At Zillow’s Unlock event in Las Vegas, Jeremy Wacksman engaged in a thought exercise to imagine a transaction that empowers consumers.
Wacksman cited Amazon making free, speedy shipping the standard and integrating a better payment system. Zillow knows not every consumer is going to choose Zillow Offers, but it hopes the growing prevalence of the direct-to-consumer homebuying and selling platform will move the entire industry forward.
“The majority of customers are not going to transact via Zillow Offers but they’re going to expect the service and delight that Zillow Offers provides,” Wacksman said. “Amazon did this for retail and we can do this for real estate.”
Wacksman engaged in a thought exercise to imagine a better transaction. It’s not explicitly things that Zillow is immediately rolling out, or is piloting in certain markets, but rather a not-so-distant future where the transaction is easier for consumers.
He asked the audience to imagine a woman with two young kids, that has been eyeing a craftsman home in her dream school district with space for her growing family.
“What holds her back is that she can’t imagine going through that homebuying process,” Wacksman said. “They were first-time homebuyers the first time without kids and the idea of going through that process and that hassle again … they don’t want that again.”
Wacksman said to imagine a section of Zillow that’s personalized to existing homeowners. It includes an initial offer for a trade-in – like a Zestimate – to show exactly how much she could get for selling her home to Zillow.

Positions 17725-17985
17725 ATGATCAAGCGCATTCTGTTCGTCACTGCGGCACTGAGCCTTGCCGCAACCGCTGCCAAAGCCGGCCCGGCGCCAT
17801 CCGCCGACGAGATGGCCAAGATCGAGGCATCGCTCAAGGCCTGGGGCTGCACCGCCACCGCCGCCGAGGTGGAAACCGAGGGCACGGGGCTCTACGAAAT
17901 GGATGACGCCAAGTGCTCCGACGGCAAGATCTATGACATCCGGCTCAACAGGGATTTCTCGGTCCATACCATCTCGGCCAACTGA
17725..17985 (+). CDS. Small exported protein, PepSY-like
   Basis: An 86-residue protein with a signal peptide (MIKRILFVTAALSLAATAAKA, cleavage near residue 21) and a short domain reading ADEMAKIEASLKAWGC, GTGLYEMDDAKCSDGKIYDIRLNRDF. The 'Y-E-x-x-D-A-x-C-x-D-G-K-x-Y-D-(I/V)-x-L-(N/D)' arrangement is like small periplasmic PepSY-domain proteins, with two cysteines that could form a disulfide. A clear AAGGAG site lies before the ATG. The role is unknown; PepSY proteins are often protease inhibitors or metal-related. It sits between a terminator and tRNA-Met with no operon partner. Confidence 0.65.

“That might be the thing that spurs her into action,” Wacksman said.
In this scenario, if she doesn’t love the first home showed to her by a Premier Agent – an agent that advertises buyer representation on Zillow – she can also look at a home owned by Zillow. With the Zillow owned home, she can see all the costs, tour it on her schedule, and if its a home from a new construction partner she can see all the work put into the home.
In the Zillow app, while touring the home, she can also see what the rooms look like at different times of the day, or virtually stage the home and visually what the kitchen would look with different countertops, as an example. All of this technology could free the buyers’ agent up to better serve their client’s specific needs, Wacksman said.
“These are all things we can do to the house to help our buyers imagine themselves in it,” Wacksman said. “To help her get to the right decision, to feel more empowered.”
Her offer on the new house, one owned by Zillow, could include some of the custom renovations that she experimented with, on the Zillow app.
Then, when selling her house, Zillow conducts a free inspection and gives her a repair bill. They are repairs she could do herself, or she she subtracts that from her trade-in to get a full picture of how much more money moving into the new house would cost her, per month.
“Zillow Offers and the promise of the control and the convenience, that is the start of an irreversible step towards something better in our industry,” Wacksman said. “The time is right for a platform shift and it’s the customer who is meeting us.”
Wacksman was also clear: Zillow cannot do this without partners in the space. It can’t improve the transaction without agents and brokers or new construction partners.
“Zillow Offers is just a part of it,” Wacksman said. “It’s a glimmer of what it looks like. You all are the rest of it.”